Click here for audio accompaniment, because why not?
Originally aired as a two-part episode near the beginning of Star Trek: The Next Generation's fifth season, "Unification" was a major success for a show that had long stepped out of the original series' massive shadow. It didn't mark the first time an original Trek cast member was featured on TNG; Mark Lenard already appeared as Spock's father Sarek in Season Three and DeForest Kelley (Dr. McCoy) even made a brief showing in the pilot episode. Yet the announcement of Spock himself (Leonard Nimoy) appearing in "Unification" was a major event and resulted in two of the series' highest-rated episodes; it would also be the last time Nimoy portrayed Spock on the small screen. From a purely critical standpoint, "Unification" is good TNG but hardly a Top 10 candidate. Subjectively, though, it's impossible not to get excited about.
Like the previous season's two-part cliffhanger Redemption, "Unification" is a slow-burning, politically charged production that once again drops Picard and company in the midst of a foreign conflict. This time around, Ambassador Spock is missing and believed to be on the planet Romulus, attempting to negotiate peace between the Romulans and the Vulcans. His father Sarek is gravely ill and hasn't been on good terms with Spock in several decades, largely due to Spock's mixed-race heritage and stubborn but admirable temperament. Picard's unique relationship with Sarek naturally makes him a prime candidate for diplomacy, but the real heart of "Unification" lies in the loyalty, honor and betrayal of certain parties in the Romulan and Klingon empires. The best moments occur as Picard and Data infiltrate Romulus in disguise, as well as later encounters with the mysterious Sela (Denise Crosby) and a few terrific interactions with Spock along the way.
There are less involving moments during "Unification" including a bureaucratic surplus depot worker who helps Riker and crew locate a stolen vessel, a meeting with the musically inclined ex-wife of our thief, and the stakeout for a fat Ferengi involved in the plot. Though it's obvious that everyone besides Picard and Data just needed something to do, it makes for an uneven B-plot that never quite comes together. Originally aired just after Gene Roddenberry's untimely 1991 death and mere weeks before the theatrical opening of Star Trek VI: The Undiscovered Country, "Unification" still works just fine as an enjoyable Trek adventure but remains a slightly missed opportunity considering Nimoy's singular appearance.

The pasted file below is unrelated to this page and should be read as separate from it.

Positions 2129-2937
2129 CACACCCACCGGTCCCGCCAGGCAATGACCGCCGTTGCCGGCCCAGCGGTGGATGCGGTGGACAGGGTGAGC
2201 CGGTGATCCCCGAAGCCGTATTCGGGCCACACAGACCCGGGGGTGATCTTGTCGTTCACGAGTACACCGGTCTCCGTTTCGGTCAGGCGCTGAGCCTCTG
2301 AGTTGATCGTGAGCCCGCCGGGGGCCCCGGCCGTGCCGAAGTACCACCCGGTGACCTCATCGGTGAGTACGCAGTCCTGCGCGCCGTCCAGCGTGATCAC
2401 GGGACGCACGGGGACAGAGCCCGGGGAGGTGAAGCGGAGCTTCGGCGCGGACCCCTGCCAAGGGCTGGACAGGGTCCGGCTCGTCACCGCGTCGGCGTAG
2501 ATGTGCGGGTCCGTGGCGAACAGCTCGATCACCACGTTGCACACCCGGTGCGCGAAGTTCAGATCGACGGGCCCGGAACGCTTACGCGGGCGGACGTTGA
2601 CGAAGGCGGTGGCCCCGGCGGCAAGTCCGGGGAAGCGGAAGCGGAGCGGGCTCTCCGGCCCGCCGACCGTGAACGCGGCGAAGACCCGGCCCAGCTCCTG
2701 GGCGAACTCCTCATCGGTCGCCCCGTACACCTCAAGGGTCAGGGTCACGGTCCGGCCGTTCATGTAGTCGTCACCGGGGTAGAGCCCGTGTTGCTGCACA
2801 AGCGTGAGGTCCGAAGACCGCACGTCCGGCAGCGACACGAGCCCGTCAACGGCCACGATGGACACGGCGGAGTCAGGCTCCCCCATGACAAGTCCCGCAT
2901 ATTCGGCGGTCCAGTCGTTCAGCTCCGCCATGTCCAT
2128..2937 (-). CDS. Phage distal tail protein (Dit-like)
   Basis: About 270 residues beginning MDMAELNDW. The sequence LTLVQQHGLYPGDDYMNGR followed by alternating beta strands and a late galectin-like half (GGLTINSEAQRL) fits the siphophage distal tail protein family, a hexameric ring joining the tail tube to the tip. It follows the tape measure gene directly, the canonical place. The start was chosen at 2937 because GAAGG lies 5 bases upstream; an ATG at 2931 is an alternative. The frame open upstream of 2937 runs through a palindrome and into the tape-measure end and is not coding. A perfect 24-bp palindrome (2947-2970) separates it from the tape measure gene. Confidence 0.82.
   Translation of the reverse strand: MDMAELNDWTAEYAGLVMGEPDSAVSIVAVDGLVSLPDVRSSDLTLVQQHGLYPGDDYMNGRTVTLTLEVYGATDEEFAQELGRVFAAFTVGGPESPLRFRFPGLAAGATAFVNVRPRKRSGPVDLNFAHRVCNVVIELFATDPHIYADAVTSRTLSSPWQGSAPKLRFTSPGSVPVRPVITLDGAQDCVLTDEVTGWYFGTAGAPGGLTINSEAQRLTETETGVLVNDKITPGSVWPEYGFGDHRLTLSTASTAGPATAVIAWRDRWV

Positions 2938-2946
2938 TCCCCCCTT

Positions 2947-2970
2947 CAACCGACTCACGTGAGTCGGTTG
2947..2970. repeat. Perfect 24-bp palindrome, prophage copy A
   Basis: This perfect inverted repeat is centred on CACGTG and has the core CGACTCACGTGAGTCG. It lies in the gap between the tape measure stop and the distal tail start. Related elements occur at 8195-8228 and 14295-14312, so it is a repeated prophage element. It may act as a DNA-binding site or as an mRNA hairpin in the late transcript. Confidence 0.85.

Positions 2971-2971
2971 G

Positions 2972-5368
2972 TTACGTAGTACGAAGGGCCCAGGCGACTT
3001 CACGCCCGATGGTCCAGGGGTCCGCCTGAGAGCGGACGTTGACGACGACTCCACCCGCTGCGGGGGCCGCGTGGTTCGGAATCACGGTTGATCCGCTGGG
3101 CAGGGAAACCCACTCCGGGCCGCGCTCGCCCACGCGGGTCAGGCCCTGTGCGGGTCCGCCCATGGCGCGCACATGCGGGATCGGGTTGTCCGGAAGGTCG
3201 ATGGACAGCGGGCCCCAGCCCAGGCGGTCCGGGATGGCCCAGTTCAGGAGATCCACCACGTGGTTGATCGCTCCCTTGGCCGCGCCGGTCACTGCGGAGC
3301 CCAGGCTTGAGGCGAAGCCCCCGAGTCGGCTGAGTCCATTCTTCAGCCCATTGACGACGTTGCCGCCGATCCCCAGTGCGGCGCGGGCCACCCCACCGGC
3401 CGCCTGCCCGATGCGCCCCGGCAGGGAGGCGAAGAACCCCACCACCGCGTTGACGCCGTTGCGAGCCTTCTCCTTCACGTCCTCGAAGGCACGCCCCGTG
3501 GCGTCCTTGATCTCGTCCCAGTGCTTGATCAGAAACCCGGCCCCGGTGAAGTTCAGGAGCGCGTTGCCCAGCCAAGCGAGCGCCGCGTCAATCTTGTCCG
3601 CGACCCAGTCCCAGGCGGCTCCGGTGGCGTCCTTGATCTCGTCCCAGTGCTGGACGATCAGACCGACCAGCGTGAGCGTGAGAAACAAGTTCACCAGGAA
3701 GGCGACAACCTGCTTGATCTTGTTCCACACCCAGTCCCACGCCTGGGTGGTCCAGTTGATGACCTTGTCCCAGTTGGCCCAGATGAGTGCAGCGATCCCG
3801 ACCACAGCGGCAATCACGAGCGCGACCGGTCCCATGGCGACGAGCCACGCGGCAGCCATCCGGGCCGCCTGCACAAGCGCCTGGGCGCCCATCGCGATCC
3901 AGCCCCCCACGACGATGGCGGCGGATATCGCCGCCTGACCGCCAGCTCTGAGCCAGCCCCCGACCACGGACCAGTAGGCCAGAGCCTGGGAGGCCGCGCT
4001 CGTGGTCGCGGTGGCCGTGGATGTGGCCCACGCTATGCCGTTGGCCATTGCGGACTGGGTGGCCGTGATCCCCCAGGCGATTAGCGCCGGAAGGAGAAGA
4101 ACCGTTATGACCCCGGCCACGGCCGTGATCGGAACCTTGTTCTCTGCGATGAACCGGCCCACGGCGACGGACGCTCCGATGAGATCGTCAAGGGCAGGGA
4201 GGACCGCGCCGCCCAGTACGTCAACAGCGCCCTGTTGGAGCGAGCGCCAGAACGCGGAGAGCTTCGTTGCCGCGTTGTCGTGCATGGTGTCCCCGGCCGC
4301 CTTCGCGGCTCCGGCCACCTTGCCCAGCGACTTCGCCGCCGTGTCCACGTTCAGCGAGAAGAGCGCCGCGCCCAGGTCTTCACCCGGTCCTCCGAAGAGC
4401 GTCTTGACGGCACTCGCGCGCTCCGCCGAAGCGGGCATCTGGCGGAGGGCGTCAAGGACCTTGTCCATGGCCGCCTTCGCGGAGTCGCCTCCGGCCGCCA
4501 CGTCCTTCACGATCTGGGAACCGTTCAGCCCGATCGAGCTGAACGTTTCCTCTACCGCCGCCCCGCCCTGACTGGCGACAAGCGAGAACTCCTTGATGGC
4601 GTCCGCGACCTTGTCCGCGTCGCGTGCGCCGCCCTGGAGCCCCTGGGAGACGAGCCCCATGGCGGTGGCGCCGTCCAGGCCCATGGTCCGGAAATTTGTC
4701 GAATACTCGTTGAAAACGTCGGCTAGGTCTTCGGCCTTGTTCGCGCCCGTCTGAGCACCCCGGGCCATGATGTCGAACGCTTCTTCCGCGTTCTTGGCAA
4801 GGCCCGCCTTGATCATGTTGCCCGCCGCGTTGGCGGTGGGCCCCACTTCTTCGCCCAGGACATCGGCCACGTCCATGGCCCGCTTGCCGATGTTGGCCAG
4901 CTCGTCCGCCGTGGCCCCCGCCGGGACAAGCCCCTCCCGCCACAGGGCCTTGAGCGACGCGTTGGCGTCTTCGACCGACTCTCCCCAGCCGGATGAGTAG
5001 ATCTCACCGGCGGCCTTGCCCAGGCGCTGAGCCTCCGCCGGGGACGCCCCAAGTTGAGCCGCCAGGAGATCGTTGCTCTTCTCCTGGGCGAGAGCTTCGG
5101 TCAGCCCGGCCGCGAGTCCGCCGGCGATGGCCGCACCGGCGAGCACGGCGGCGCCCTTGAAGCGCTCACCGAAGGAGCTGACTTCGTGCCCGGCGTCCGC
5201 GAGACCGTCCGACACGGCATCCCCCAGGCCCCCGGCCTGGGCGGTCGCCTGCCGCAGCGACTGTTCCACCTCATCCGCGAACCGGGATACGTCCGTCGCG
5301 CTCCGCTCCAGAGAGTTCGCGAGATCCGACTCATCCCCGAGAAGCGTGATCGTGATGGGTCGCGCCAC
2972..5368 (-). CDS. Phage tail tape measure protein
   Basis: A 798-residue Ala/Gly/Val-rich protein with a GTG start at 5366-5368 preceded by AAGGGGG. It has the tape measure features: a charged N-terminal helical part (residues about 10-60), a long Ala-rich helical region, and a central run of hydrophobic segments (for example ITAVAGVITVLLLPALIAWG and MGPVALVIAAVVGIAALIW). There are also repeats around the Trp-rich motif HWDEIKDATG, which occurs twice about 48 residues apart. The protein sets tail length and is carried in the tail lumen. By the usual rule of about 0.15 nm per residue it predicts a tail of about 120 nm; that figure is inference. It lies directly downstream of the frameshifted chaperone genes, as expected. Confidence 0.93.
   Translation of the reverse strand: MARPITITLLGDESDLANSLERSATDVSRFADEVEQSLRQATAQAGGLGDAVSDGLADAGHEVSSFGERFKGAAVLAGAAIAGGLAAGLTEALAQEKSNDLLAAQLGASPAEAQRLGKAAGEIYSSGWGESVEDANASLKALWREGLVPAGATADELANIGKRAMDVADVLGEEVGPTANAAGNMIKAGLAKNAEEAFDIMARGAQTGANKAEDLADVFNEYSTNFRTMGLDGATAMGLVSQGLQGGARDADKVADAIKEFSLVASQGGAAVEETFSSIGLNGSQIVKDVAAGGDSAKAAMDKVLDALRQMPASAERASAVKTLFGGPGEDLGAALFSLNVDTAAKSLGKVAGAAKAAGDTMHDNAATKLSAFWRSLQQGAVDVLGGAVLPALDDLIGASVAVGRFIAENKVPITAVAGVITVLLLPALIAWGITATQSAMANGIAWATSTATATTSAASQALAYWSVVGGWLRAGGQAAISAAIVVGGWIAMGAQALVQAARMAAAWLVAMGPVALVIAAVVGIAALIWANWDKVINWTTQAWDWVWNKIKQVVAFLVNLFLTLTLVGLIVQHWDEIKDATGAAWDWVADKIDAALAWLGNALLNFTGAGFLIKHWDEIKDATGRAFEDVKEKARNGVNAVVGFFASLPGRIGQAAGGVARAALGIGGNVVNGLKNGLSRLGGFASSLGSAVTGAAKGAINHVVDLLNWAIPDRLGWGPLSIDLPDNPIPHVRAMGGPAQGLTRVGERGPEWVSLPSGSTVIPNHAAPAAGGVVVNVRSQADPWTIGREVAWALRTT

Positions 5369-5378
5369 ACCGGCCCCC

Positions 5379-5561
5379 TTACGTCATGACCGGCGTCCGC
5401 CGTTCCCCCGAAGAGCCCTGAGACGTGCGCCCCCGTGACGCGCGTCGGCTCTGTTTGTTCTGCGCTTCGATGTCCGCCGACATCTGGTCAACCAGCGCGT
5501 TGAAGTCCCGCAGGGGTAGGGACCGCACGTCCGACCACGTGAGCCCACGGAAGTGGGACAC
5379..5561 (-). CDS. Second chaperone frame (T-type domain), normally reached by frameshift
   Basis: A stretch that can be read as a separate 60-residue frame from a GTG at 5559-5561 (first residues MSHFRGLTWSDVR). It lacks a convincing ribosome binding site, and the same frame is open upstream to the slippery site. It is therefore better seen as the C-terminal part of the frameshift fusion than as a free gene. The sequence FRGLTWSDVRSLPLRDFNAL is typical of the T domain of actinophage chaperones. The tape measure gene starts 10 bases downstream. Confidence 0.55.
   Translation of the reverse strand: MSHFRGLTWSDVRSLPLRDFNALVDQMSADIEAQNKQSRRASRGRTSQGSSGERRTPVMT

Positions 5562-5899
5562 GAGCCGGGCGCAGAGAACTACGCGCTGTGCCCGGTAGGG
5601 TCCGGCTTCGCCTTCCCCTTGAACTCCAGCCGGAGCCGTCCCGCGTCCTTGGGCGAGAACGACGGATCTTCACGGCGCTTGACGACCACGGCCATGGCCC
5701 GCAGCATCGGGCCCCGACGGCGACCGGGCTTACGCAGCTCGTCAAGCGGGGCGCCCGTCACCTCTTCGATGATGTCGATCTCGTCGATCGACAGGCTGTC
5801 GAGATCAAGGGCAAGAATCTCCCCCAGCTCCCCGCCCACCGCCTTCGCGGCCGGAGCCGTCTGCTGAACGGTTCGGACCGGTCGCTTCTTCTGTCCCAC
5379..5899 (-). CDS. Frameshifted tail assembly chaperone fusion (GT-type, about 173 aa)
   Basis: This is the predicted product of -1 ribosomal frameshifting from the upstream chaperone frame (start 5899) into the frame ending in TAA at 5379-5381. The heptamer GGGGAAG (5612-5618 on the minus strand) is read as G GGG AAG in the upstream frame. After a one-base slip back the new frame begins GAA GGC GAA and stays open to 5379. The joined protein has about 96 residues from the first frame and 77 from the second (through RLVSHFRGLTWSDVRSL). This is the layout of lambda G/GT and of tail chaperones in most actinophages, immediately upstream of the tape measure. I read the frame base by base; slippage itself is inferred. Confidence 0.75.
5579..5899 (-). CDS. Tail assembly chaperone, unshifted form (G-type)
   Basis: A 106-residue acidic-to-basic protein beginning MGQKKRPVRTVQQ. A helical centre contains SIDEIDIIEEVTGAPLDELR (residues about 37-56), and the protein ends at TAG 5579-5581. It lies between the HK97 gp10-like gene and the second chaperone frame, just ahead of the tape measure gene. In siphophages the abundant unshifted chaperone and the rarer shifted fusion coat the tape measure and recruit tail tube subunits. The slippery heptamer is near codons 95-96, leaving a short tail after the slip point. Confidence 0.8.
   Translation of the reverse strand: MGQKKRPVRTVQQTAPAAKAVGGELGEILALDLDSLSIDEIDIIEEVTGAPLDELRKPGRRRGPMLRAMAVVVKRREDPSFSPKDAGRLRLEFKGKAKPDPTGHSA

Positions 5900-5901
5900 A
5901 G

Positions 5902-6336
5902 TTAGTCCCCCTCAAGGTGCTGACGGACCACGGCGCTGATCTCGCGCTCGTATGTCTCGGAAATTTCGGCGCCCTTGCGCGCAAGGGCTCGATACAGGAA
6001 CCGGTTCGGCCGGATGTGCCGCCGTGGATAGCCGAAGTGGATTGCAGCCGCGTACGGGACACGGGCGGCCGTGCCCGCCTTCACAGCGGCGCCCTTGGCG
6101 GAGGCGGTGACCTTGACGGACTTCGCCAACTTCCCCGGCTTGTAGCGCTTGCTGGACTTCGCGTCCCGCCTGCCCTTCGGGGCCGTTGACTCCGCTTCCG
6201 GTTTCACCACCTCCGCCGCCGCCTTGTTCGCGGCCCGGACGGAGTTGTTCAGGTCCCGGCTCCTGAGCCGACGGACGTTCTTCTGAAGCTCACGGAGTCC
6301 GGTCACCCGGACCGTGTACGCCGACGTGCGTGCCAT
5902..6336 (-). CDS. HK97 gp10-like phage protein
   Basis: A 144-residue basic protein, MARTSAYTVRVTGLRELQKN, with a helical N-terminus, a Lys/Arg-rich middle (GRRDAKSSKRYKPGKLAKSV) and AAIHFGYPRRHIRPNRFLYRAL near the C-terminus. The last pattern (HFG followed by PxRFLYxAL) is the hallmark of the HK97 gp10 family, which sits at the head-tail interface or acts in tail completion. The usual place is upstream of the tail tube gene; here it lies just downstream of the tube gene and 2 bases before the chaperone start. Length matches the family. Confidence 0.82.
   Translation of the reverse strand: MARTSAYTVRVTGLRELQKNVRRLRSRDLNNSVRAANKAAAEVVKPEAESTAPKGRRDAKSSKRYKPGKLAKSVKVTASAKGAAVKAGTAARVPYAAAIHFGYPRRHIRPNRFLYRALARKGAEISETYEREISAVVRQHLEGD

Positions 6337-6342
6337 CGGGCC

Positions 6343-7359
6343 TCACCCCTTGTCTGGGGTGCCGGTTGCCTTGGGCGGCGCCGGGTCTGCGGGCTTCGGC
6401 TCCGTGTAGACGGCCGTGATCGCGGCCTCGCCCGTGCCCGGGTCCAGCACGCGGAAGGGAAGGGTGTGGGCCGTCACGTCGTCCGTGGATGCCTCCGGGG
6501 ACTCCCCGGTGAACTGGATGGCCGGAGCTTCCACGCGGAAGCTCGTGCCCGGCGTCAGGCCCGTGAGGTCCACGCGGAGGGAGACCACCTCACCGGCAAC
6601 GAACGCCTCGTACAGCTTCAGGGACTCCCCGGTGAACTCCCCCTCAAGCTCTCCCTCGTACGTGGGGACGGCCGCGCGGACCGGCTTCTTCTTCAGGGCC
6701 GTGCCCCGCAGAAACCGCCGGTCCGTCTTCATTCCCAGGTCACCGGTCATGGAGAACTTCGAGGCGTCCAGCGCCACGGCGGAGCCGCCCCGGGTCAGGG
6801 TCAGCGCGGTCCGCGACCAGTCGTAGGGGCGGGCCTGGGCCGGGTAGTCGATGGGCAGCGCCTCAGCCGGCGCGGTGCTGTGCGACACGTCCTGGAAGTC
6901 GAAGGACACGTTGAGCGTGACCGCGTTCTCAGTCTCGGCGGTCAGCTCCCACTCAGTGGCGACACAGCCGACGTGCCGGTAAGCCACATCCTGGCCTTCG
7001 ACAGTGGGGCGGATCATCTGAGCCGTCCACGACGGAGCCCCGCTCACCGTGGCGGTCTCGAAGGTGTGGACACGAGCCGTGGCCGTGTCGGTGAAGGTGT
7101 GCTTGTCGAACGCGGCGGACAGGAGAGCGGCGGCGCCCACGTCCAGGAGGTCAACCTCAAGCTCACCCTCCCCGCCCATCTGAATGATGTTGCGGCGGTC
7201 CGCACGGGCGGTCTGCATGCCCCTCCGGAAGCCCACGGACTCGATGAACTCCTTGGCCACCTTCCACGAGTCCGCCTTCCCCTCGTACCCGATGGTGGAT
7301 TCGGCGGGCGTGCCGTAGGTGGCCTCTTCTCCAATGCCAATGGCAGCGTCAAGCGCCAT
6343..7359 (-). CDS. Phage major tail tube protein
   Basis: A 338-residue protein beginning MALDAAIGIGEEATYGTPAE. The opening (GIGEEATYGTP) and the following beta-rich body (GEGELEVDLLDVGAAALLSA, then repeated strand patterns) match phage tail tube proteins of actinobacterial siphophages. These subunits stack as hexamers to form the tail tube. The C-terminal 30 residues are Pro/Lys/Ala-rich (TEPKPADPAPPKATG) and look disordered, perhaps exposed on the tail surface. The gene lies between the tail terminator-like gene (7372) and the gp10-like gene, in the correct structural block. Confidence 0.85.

This separate Blu-ray release from CBS/Paramount arrives on the same day as TNG's terrific Season Five collection; much like The Best Of Both Worlds and Redemption, the two-part "Unification" been edited into one feature-length episode and paired with a few exclusive supplements. The transition between both halves works quite well, especially considering the back-to-back scenes are just parts of a single conversation. But considering that Season Five already includes both parts of "Unification" on the same disc, this can't help but feel like more of a cash grab than a logical stand-alone release.
Video & Audio Quality
Completely in line with the same-day Season Five release, Unification was handled in-house by CBS and the end results are predictably spectacular. Both the vintage and revised effect shots blend quite seamlessly and the live-action footage also looks fantastic, boasting excellent color timing, crystal-clear image detail and a more consistent grain structure. Overall, the 1.33:1, 1080p transfer is virtually flawless in every way; far beyond what most of us could ever expect just a few short years ago. Most fans have likely seen the massive difference in quality between these Blu-rays and the flat DVD/broadcast versions, and they've never been more clear. It's almost easy to forget how much work has gone into recomposing this classic TNG material from the ground up; for that alone, CBS has earned another easy five-star rating.